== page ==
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Tuning in to TV
Jerry Lewis to retire as MDA telethon host
After 45 years promoting treatment and the search for a cure for children he calls "my kids," comedian Jerry Lewis announced Monday he is retiring as host of the Labor Day Muscular Dystrophy Association telethon, which has become synonymous with his name.
Mr. Lewis, 85, issued a statement through the association calling it "time for an all-new Telethon era."
"As a labor of love, I've hosted the annual Telethon since 1966, and I'll be making my final appearance on the show this year by performing my signature song, 'You'll Never Walk Alone,' " Mr. Lewis said of a shortened six-hour prime-time broadcast scheduled for Sept. 4.
Mr. Lewis, a Las Vegas resident, has in recent years battled a debilitating back condition, heart issues and the crippling lung disease pulmonary fibrosis. He said he'll continue serving as national Muscular Dystrophy Association chairman, as he has since the early 1950s.
More than $1 billion has been raised during Muscular Dystrophy Association telethons over the years, association spokesman Jim Brown said.
ABC orders 13 series, adds Tuesday comedies
ABC is bringing Tim Allen back in a sitcom and resurrecting "Charlie's Angels" for a new generation next season.
The network says it will introduce 13 new series, eight of them in the fall. Viewers can say goodbye to "Brothers & Sisters," "V" and "Better With You," which were all canceled.
ABC is adding comedies on Tuesdays, led by Mr. Allen's "Last Man Standing." He plays a man's man in a house full of women — his wife and three daughters. The new "Charlie's Angels" will air Thursday nights.
The network will move "Extreme Makeover: Home Edition" to Friday nights and make Sundays a night of stylized dramas, including the 1960s-era stewardess show "Pan Am" and the fantasy world of "Once Upon a Time."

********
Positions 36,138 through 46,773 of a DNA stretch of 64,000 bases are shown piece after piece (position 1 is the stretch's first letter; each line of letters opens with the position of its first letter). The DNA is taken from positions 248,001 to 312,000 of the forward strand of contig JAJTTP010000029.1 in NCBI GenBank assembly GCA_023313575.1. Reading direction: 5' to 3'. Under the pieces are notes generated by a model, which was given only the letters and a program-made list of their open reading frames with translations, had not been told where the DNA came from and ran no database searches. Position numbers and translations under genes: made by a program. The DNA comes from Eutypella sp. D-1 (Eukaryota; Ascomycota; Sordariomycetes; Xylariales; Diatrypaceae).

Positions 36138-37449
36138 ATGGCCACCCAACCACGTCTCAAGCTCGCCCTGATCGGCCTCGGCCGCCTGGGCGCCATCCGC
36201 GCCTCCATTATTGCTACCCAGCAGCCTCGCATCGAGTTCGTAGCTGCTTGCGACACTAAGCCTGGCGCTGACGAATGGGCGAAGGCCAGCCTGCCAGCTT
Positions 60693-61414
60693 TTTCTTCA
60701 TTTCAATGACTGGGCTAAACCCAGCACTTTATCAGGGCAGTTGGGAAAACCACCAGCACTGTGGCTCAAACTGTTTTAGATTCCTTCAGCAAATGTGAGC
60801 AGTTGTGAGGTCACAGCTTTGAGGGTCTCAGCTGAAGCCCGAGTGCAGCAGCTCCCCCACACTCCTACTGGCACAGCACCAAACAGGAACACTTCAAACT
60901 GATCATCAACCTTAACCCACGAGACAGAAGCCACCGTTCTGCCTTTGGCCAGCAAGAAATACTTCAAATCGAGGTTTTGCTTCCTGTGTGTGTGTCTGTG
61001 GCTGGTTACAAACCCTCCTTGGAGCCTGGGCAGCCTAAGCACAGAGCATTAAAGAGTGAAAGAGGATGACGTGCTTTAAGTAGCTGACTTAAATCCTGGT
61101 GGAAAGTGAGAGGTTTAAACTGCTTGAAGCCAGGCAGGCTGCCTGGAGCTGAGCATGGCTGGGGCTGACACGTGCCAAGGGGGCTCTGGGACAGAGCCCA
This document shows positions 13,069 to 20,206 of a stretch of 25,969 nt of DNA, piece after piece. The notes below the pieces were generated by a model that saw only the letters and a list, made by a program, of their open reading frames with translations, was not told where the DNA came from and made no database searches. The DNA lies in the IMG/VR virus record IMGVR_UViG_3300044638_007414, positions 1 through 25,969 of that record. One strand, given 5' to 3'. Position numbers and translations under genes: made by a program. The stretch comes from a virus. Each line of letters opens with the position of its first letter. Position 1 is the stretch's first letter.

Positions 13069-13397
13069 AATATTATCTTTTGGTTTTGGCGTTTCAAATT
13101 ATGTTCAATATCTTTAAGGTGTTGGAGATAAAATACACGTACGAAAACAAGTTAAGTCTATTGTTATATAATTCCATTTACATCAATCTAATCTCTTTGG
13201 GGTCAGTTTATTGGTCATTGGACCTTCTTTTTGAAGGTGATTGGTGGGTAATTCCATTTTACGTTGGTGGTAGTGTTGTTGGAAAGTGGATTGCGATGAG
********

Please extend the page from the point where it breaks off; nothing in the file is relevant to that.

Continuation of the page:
154,000 request tickets for final 'Oprah' shows
Thousands of Oprah Winfrey fans were expected to pack Chicago's United Center Tuesday for a star-studded double taping of her talk show as it approaches its finale.
The guest lineup for "Surprise Oprah! A Farewell Spectacular" is a secret, but Miss Winfrey's producers have promised the biggest names in Hollywood.
The celebrity response "has been a resounding 'yes,' " executive producer Sheri Salata said.
"Celebrities from film, television and music feel a deep appreciation for the support they have received from Oprah and the show over the years," Miss Salata said. "Oprah will be very touched by that gratitude."
The shows taped Tuesday will air Monday and Tuesday, before Miss Winfrey's final show next Wednesday. The content of the final episode of "The Oprah Winfrey Show" is still under wraps.
Harpo Productions received more than 154,000 ticket requests for seats to Tuesday's event. Tickets were free and distributed to fans through a lottery.
The United Center is home to the Chicago Bulls and seats more than 20,000.
CNN anchor Lemon comes out in memoir
CNN anchor Don Lemon has come out as a gay man in his new book, a disclosure he knows comes with a risk.
While Mr. Lemon's memoir, titled "Transparent," also covers his journalism career, he's prepared for much of the reaction to focus on more personal matters, which include growing up without a father and his revelation that he was sexually abused as a child.
Being black made being gay feel even worse, he said in an interview Monday, "because of how the black community perceives a gay person. An African-American male is taught that he has to be masculine."
Mr. Lemon, 45, says it would be naive to assume the public won't have strong opinions about what he has written, and he's braced for some people to react negatively.
"But it's important for everyone to be truthful about who they are," he said, adding that CNN has been "very supportive" of his decision to go public.
• Compiled from Web and wire reports.
© Copyright 2013 The Washington Times, LLC. Click here for reprint permission.
By John R. Bolton
The president fiddles at his domestic altar while the world burns
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